The Supreme Court has given judgment in An NHS Trust and others (Respondents) v Y (by his litigation friend, the Official Solicitor) and another (Appellant) concerning whether it is necessary to go to Court in all cases involving the withdrawal of treatment from patients with a Permanent Disorder of Consciousness (encompassing both persistent/permanent vegetative states and minimally conscious states).

In a unanimous judgment, the Supreme Court has held that it is not necessary to go to Court in cases where there is no dispute within and between clinicians and the patient's family at the end of the medical process of diagnosis. The Court held that, if the provisions of the Mental Capacity Act 2005 are followed and the relevant guidance observed, particularly

i) The BMA’s “Withholding and Withdrawing Life Prolonging Medical Treatment: Guidance for decision making” (first published in 1999, 3rd ed 2007);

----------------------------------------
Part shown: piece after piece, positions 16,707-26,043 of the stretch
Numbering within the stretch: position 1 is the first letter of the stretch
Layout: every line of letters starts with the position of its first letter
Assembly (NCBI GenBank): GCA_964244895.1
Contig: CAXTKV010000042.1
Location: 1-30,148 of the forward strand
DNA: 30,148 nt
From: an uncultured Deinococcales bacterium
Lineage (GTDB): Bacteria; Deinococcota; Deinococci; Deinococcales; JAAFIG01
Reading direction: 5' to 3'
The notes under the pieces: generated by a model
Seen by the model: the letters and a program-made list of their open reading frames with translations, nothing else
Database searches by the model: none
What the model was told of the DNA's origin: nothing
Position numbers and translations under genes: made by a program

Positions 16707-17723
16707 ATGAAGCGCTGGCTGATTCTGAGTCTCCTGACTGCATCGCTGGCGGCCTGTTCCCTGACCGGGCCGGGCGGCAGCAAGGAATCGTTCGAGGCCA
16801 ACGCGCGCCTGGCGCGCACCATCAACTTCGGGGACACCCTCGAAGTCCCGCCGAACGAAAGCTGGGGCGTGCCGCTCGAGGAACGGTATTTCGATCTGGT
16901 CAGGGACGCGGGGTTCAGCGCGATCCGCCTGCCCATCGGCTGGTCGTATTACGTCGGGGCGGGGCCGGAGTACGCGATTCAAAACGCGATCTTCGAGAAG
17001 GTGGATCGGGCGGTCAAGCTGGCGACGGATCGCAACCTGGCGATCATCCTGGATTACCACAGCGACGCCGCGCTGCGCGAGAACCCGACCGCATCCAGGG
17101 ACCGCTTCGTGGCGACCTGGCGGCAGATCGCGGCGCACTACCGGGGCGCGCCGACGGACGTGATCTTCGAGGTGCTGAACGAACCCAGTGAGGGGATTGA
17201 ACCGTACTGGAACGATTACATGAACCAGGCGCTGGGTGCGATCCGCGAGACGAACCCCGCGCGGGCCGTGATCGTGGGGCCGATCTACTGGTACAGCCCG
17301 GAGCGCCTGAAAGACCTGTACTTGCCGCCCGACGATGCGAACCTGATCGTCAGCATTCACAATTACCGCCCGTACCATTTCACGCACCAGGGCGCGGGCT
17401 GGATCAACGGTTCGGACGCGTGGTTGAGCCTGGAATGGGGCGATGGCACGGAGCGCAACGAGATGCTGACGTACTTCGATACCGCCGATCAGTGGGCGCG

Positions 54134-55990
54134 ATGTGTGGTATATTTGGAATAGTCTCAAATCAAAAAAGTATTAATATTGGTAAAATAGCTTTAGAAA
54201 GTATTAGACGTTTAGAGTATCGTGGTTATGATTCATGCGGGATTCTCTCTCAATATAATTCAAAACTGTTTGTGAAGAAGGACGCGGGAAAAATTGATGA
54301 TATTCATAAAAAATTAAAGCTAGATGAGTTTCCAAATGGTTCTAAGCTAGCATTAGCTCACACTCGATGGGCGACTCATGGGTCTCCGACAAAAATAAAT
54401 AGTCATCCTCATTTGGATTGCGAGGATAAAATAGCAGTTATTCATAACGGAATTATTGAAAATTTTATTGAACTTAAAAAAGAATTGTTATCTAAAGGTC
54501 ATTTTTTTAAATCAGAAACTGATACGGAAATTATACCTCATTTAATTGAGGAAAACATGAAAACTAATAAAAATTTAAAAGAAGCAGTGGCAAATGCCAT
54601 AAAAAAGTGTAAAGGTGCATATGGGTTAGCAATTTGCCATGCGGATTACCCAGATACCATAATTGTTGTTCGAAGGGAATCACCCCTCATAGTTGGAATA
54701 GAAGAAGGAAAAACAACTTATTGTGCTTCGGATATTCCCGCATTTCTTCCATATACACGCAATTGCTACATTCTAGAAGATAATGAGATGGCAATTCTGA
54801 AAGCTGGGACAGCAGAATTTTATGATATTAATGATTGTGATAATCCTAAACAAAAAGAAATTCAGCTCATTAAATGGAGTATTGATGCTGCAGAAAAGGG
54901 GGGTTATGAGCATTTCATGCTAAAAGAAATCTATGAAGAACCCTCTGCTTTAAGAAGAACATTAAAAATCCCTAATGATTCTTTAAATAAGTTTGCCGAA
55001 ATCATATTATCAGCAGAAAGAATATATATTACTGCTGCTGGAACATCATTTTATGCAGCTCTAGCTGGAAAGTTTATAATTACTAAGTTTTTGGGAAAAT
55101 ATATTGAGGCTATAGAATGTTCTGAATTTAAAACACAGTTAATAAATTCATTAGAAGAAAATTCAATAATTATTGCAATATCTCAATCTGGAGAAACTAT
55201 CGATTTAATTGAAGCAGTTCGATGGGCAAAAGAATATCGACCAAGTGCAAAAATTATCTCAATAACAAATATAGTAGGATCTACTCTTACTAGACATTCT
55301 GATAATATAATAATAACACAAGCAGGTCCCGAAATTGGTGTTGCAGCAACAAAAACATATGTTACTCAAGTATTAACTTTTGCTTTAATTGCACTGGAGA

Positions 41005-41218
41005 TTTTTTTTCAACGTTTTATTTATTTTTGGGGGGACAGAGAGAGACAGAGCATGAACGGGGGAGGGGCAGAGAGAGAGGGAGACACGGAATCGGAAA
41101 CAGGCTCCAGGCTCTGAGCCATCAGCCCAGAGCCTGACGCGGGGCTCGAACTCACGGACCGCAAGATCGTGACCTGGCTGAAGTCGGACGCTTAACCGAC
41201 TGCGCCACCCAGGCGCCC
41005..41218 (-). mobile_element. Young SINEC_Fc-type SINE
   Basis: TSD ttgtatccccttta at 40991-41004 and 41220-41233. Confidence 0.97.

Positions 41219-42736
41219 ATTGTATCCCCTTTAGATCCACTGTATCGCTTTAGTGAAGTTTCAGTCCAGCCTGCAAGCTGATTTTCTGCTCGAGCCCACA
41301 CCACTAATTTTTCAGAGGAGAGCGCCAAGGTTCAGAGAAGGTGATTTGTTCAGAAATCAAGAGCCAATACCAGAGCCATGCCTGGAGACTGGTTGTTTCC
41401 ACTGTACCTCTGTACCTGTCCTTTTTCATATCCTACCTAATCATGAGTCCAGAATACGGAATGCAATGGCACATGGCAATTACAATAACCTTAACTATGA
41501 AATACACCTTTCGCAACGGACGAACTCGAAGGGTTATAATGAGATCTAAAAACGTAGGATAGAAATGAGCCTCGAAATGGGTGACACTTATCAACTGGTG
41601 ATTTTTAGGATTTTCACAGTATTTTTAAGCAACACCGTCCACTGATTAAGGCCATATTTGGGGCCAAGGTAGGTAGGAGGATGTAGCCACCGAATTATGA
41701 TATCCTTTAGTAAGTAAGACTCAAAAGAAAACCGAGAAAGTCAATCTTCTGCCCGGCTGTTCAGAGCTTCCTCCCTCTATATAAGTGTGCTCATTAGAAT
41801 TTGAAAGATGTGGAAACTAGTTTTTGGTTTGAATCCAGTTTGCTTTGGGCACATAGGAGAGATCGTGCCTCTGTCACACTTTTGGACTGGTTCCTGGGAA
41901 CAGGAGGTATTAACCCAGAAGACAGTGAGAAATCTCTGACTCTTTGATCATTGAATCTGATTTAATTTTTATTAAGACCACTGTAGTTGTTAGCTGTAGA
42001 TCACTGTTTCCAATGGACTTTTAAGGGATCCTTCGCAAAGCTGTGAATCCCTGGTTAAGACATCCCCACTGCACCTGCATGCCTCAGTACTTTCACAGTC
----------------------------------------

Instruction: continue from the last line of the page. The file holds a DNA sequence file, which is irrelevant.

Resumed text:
ii) The GMC’s “Treatment and care towards the end of life: good practice in decision making” (published May 2010); and 

iii) The Royal College of Physicians' “Prolonged disorders of consciousness: National clinical guidelines 

(plus the Interim Guidance document produced in December 2017 by the GMC, BMA and RCP entitled “Decisions to withdraw clinically-assisted nutrition and hydration (CANH) from patients in permanent vegetative state (PVS) or minimally conscious state (MCS) following sudden-onset profound brain injury”)

and there is agreement from all concerned upon what is in the best interests of the patient, the patient may accordingly be treated/treatment withdrawn, without application to the court. A key feature of the guidance referred to in the judgment (and building consensus) is the importance of a second opinion from an independent (ideally external) clinician.

However, the Supreme Court emphasises that, although application to court is not necessary in every case, there will undoubtedly be cases in which an application will be required (or desirable) because of the particular circumstances involved. This includes, in particular, cases where it becomes apparent that the way forward is finely balanced, or there is a difference of medical opinion, or a lack of agreement to a proposed course of action from those with an interest in the patient’s welfare.

This judgment will be welcome for those in situations where there is consensus as to what is in the patient's best interests.